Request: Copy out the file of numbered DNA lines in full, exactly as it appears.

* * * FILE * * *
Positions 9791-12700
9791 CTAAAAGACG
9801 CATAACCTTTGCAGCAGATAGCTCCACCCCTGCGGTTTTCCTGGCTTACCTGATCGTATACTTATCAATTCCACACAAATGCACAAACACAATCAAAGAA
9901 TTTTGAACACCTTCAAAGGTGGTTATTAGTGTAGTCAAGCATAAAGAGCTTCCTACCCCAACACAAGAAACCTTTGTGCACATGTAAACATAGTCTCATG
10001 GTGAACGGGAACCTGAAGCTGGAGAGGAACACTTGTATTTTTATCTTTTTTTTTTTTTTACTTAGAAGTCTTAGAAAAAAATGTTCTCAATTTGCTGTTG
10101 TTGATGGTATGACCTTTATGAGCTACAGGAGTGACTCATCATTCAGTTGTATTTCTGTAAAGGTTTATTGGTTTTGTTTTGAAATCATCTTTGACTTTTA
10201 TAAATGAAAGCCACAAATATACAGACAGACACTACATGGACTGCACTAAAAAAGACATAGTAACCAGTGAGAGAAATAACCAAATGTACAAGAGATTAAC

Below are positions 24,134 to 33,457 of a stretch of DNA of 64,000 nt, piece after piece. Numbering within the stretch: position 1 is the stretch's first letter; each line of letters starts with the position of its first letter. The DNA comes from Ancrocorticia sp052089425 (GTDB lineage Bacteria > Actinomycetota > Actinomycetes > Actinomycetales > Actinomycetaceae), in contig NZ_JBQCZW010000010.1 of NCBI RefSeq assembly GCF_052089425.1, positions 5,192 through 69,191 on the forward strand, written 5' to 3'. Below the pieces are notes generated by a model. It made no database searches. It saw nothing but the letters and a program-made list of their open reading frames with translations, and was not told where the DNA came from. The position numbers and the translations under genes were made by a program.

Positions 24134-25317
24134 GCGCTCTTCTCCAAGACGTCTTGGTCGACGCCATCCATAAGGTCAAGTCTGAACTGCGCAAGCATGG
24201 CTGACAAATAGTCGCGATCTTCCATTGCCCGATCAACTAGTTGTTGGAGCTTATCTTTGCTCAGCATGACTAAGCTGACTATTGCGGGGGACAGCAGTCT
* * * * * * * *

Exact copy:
Positions 9791-12700
9791 CTAAAAGACG
9801 CATAACCTTTGCAGCAGATAGCTCCACCCCTGCGGTTTTCCTGGCTTACCTGATCGTATACTTATCAATTCCACACAAATGCACAAACACAATCAAAGAA
9901 TTTTGAACACCTTCAAAGGTGGTTATTAGTGTAGTCAAGCATAAAGAGCTTCCTACCCCAACACAAGAAACCTTTGTGCACATGTAAACATAGTCTCATG
10001 GTGAACGGGAACCTGAAGCTGGAGAGGAACACTTGTATTTTTATCTTTTTTTTTTTTTTACTTAGAAGTCTTAGAAAAAAATGTTCTCAATTTGCTGTTG
10101 TTGATGGTATGACCTTTATGAGCTACAGGAGTGACTCATCATTCAGTTGTATTTCTGTAAAGGTTTATTGGTTTTGTTTTGAAATCATCTTTGACTTTTA
10201 TAAATGAAAGCCACAAATATACAGACAGACACTACATGGACTGCACTAAAAAAGACATAGTAACCAGTGAGAGAAATAACCAAATGTACAAGAGATTAAC

Below are positions 24,134 to 33,457 of a stretch of DNA of 64,000 nt, piece after piece. Numbering within the stretch: position 1 is the stretch's first letter; each line of letters starts with the position of its first letter. The DNA comes from Ancrocorticia sp052089425 (GTDB lineage Bacteria > Actinomycetota > Actinomycetes > Actinomycetales > Actinomycetaceae), in contig NZ_JBQCZW010000010.1 of NCBI RefSeq assembly GCF_052089425.1, positions 5,192 through 69,191 on the forward strand, written 5' to 3'. Below the pieces are notes generated by a model. It made no database searches. It saw nothing but the letters and a program-made list of their open reading frames with translations, and was not told where the DNA came from. The position numbers and the translations under genes were made by a program.

Positions 24134-25317
24134 GCGCTCTTCTCCAAGACGTCTTGGTCGACGCCATCCATAAGGTCAAGTCTGAACTGCGCAAGCATGG
24201 CTGACAAATAGTCGCGATCTTCCATTGCCCGATCAACTAGTTGTTGGAGCTTATCTTTGCTCAGCATGACTAAGCTGACTATTGCGGGGGACAGCAGTCT